Q. Mr. Steele: It seems that in the past many commitments were made simply by the military in the field. How do you look at the making of our commitments now?

A. Dr. Kissinger: Our procedure now is much more formal. One of the jobs of the Washington Special Action Group is to develop contingency plans which have an integrated political/diplomatic/military scenario even down to the point of preparing draft cables on what we should say to particular countries. And more importantly, we examine where we will be two years after a certain plan is followed. This procedure was first followed after the shoot-down of the EC-121.

One of the discoveries made since assuming this position has been the realization that it is not simply enough to be able to identify a problem. This is what I thought was the objective when I was a consultant on the outside. The problem I now realize is to get time to address a particular issue. Our commitment to Ethiopia is an example of a situation where we have not yet had time to give it the attention we should.

One additional practice which we have instituted is to formally review our major programs and reassess our covert operations on a periodic basis. If this is not done from time to time, programs have a habit of just going on even though the initial reason for their implementation may have disappeared.

Q. Mr. Donovan: Who do you think really carries the responsibility for understanding and implementing a new direction in our foreign policy?

A. Dr. Kissinger: The answer would seem to be the “establishment”, whatever that means. Specifically, it would seem to be those who are concerned about our foreign policy, who have an influence on the media and who have the means to form a consensus of opinion in the country. These seem to be the ones who carry the responsibility for understanding and giving us a new direction, but one of the more disturbing aspects of the Cambodian operation was the total collapse of the establishment at a time when it should have stood up. One can understand the students’ reaction, but it is not as easy to excuse the establishment and its leaders for attacking the President and the system on such an issue. They should have known better and have realized that, regardless of what they said, the only one that could bring the war in Vietnam to an end was the President and that it was not in the best interests of the country to seek to destroy it [him?].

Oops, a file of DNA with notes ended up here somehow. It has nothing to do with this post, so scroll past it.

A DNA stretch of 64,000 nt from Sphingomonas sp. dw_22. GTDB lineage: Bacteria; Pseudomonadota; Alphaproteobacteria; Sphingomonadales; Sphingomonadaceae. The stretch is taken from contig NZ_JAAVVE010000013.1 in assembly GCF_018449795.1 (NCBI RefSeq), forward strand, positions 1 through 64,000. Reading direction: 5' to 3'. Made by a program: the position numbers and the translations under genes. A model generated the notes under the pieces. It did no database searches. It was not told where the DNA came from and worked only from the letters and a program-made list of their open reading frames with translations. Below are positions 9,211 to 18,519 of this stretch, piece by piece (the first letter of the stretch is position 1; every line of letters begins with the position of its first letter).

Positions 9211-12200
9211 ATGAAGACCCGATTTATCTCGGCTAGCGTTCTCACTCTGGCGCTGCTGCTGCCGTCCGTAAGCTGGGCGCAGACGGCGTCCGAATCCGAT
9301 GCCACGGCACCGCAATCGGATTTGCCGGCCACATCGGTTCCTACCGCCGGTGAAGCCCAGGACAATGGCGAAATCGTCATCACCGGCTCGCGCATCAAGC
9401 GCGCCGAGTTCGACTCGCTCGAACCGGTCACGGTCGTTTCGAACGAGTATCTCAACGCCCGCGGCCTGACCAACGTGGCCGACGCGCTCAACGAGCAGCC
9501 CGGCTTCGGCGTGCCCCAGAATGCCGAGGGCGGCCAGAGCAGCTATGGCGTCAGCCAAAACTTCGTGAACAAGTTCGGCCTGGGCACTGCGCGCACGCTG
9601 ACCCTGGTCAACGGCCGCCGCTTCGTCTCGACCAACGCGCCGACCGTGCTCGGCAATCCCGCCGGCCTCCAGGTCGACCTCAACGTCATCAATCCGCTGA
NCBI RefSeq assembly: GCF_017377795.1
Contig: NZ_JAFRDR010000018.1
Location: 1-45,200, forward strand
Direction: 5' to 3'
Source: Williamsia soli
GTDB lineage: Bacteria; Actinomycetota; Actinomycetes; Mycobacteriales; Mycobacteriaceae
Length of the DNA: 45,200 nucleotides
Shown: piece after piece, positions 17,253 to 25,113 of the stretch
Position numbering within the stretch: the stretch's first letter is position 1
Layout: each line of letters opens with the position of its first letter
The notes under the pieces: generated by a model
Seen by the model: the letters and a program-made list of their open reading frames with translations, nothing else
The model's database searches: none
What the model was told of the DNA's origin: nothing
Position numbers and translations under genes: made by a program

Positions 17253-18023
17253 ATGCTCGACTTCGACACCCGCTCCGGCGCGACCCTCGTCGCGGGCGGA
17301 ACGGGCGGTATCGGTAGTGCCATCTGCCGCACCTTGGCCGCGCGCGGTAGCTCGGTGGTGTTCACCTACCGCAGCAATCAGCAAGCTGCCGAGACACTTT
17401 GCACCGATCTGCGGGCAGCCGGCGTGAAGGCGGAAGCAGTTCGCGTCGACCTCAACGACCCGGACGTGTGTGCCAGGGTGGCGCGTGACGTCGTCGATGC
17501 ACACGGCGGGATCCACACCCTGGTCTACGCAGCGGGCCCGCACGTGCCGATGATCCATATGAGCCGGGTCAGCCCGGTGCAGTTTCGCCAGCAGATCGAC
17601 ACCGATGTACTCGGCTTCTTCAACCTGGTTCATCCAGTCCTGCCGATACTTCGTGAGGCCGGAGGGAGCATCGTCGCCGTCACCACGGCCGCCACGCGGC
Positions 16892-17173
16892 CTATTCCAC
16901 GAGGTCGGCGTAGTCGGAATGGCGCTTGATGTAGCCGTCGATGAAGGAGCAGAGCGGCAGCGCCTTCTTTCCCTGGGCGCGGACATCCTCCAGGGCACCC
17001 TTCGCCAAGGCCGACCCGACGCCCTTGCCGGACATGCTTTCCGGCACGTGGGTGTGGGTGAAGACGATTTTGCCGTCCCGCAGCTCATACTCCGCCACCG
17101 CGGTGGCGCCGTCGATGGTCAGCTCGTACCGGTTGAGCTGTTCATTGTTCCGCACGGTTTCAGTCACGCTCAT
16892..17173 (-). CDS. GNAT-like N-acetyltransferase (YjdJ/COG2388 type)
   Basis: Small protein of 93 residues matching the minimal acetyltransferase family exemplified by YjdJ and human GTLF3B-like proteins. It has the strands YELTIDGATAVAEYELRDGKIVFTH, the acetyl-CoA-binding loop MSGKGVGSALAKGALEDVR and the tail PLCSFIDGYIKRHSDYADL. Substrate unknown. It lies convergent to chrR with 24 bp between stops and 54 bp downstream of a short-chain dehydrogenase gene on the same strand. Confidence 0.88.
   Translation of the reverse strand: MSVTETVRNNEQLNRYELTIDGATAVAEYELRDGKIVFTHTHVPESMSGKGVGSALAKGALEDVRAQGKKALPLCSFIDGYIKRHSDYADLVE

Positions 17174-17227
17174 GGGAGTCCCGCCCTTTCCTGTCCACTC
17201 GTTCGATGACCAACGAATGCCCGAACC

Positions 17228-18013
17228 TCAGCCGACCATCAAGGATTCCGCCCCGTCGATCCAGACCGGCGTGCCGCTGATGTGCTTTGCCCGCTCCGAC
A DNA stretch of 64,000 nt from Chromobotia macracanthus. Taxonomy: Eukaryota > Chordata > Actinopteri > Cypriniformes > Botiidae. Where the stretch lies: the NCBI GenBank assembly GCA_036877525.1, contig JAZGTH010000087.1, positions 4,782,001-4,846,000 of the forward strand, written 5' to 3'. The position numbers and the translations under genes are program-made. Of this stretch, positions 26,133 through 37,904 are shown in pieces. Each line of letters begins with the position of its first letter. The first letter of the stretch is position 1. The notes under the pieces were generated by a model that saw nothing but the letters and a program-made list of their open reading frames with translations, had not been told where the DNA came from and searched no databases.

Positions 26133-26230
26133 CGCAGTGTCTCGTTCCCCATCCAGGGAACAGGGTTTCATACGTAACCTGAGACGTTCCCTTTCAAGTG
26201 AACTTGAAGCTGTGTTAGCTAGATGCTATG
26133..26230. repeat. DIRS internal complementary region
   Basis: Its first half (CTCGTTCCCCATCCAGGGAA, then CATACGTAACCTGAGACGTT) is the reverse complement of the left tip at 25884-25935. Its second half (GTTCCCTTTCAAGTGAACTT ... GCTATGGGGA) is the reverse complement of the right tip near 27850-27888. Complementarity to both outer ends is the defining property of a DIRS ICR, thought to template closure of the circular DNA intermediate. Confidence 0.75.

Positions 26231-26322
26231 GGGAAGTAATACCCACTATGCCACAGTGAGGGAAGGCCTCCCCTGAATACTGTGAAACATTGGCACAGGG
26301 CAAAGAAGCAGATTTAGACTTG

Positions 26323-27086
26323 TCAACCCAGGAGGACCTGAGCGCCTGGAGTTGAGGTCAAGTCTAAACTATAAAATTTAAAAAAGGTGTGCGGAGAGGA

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It is surprising how preoccupied outsiders are in operational matters. On such matters the government official can invariably outpoint his outside opponent, not because he is brighter but simply because he has more information at his disposal. What the outsider should concentrate on doing is asking the right questions, then the government official can try to get the answers. If they are wrong that is his fault, not the fault of the questioner. One of the great dangers with trying to deal with such a high number of issues and problems is that the urgent ones seem to displace the more important ones. It is a constant fight to find time to address those questions which have long range implications. The bureaucracies also do not help one in this connection since they almost always give us three options in which the first and third are the extremes and the second is what they are doing or what they propose to do.

To answer your questions directly, yes, the formulation of informed and reasoned public opinion is needed very badly.

Q. Mr. Donovan: How many people would you say in a country are reasonably well informed, 100,000, 200,000, 10,000?